Anyone who ever met Dr. Jim Renick would have found it very hard not to like him.
JR, as I called him, was a people person, and he used his affable nature quite skillfully in various settings as a mechanism to achieve his goals. In meetings with audiences that varied from student groups to faculty members to higher education policymakers, James Carmichael Renick usually emerged having achieved most, if not all, of what he wanted when he entered.
We met as participants in the American Council on Education Fellows program, longer ago than I care to specify. We bonded almost immediately, partly because of our shared experiences as African American men, but also because we felt that the academic community was complicitly supporting an entrenched system of institutional racism in America. Colleges and universities were, at best, offering lip service to the negative effects of culturally sanctioned discrimination that was pervasive throughout society. A shared mentor, Reginald Wilson, who was then director of the ACE Office of Minority Affairs, encouraged us to speak out about our concerns whenever and wherever the opportunity presented itself.
Knowing that our issues regarding racism in both the academy and the larger society would seem more credible when presented in a scholarly format, we articulated some of our thoughts in a book chapter, entitled “On the Way to Tomorrow: Institutional Racism and Black America in the Technological Society,” in Institutional Racism and Black America: Challenges, Choices, Change, edited by Mfanya Donald Tryman. Some of our comments seem prescient more than 35 years after we wrote them. For example:
“America is undergoing a period of monumental change — change that is likely to impact the lives of the majority of her citizens for the foreseeable future. Central to this change is the role played by technology.
“If the central role of technology has the effect of creating and maintaining two societies — one technologically competitive and the other technologically backwards — the implications for the future of American society are devastating. This is why questions of institutional racism and inequality must be on the agenda of the new technological age ….”
Because he was a man of action even more than he was of words, JR proceeded to make an imprint on every institution he was connected to, striving to enhance the institutional climate so that people of color were more successful in those hallowed academic settings. Shortly after concluding the ACE fellowship, he left the University of South Florida to accept a position as vice provost at George Mason University, which enabled him to hone his administrative, management and budgetary skills.
At the same time, his stature on the national front increased dramatically when he provided such inspired leadership to the Black Caucus of the American Association for Higher Education that he was elected to serve on the AAHE board. Among those who were watching this rising star were the trustees of the University of Michigan-Dearborn, who selected him to serve as chancellor of the institution.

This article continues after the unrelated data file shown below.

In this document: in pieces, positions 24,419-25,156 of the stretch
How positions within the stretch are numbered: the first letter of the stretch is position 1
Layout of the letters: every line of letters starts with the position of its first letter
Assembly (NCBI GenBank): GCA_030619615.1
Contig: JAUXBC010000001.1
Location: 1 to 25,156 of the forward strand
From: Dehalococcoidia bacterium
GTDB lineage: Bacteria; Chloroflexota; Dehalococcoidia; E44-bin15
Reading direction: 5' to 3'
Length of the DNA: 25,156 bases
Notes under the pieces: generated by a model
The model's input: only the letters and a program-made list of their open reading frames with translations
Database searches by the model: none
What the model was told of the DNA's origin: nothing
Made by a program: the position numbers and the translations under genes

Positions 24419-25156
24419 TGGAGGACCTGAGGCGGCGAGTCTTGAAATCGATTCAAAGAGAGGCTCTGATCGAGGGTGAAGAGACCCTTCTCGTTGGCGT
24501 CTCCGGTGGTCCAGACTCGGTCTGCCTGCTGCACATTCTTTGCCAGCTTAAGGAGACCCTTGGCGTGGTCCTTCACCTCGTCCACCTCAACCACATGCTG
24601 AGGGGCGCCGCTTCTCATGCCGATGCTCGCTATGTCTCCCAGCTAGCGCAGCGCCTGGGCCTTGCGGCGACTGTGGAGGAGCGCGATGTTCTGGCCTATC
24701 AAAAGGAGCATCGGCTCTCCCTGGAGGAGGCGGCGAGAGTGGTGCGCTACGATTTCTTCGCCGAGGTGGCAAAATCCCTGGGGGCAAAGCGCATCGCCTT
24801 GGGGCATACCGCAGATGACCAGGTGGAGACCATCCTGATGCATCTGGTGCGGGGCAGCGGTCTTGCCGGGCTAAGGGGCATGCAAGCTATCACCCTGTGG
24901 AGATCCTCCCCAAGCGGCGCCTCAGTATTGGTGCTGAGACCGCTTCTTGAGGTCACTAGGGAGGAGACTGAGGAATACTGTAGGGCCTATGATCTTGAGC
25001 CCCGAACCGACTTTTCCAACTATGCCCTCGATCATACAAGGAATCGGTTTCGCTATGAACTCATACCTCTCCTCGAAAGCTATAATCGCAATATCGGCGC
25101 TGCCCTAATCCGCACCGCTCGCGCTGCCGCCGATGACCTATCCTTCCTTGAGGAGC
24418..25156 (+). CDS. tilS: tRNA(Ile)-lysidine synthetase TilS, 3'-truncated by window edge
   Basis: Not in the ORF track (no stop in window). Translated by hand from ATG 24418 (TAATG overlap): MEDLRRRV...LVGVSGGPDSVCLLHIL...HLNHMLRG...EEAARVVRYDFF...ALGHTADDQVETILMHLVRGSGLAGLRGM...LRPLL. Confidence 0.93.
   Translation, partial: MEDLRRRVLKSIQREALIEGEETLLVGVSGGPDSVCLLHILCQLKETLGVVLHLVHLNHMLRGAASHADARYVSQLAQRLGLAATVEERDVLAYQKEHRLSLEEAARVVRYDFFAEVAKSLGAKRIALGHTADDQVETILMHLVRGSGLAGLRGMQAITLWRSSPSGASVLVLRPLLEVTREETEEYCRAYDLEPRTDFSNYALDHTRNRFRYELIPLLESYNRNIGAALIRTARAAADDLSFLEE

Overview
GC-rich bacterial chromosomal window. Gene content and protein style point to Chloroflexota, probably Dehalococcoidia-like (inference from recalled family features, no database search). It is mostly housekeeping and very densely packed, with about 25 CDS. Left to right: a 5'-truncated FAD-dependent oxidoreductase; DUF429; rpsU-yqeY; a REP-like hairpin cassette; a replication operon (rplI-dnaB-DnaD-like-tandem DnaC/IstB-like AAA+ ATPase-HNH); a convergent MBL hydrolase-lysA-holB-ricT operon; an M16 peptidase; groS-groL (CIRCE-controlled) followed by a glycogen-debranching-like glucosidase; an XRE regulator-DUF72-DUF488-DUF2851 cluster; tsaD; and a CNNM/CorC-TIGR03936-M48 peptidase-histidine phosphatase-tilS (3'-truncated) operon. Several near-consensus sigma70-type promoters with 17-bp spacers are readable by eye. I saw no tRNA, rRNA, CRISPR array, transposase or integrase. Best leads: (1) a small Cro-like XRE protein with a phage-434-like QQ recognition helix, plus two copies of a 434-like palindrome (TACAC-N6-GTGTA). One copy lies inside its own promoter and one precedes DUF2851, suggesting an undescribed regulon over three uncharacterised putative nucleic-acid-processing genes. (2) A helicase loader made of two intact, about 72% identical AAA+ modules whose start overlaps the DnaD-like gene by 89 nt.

JR surprised many people when he left the comfort and recognition of the University of Michigan system six years later to take the position of chancellor at North Carolina A&T State University (A&T). While not unhappy at UM-Dearborn, he recognized the potential that A&T offered as a larger, more complex institution, which was positioned as an historically Black university to provide a wide array of higher educational opportunities for African Americans. So, welcomed by A&T alumnus, Reverend Jesse Jackson among others, he took his talents to Greensboro, North Carolina. When he completed his service at A&T, he continued to utilize the depth of his experience and background at Jackson State University, another HBCU.
Finally, responding to a call to utilize his knowledge and insight at the national level, it seems fitting that JR closed his illustrious career by returning to ACE, this time in a position as senior vice president of the organization. But I certainly don’t want to give the impression that he was someone who worked all the time. JR was very good at having fun, especially on the golf course, and in the clubhouse he was known to call for a “pop” from time to time (his expression for a shot of single-malt scotch). Whoever coined the phrase, “they don’t make them like they used to,” must have had Jim Renick in mind. It was an honor to know him and a privilege to call him my friend.
Dr. William B. Harvey is rector of Danubius University in Romania. Dr. James Renick passed away on January 3, 2021.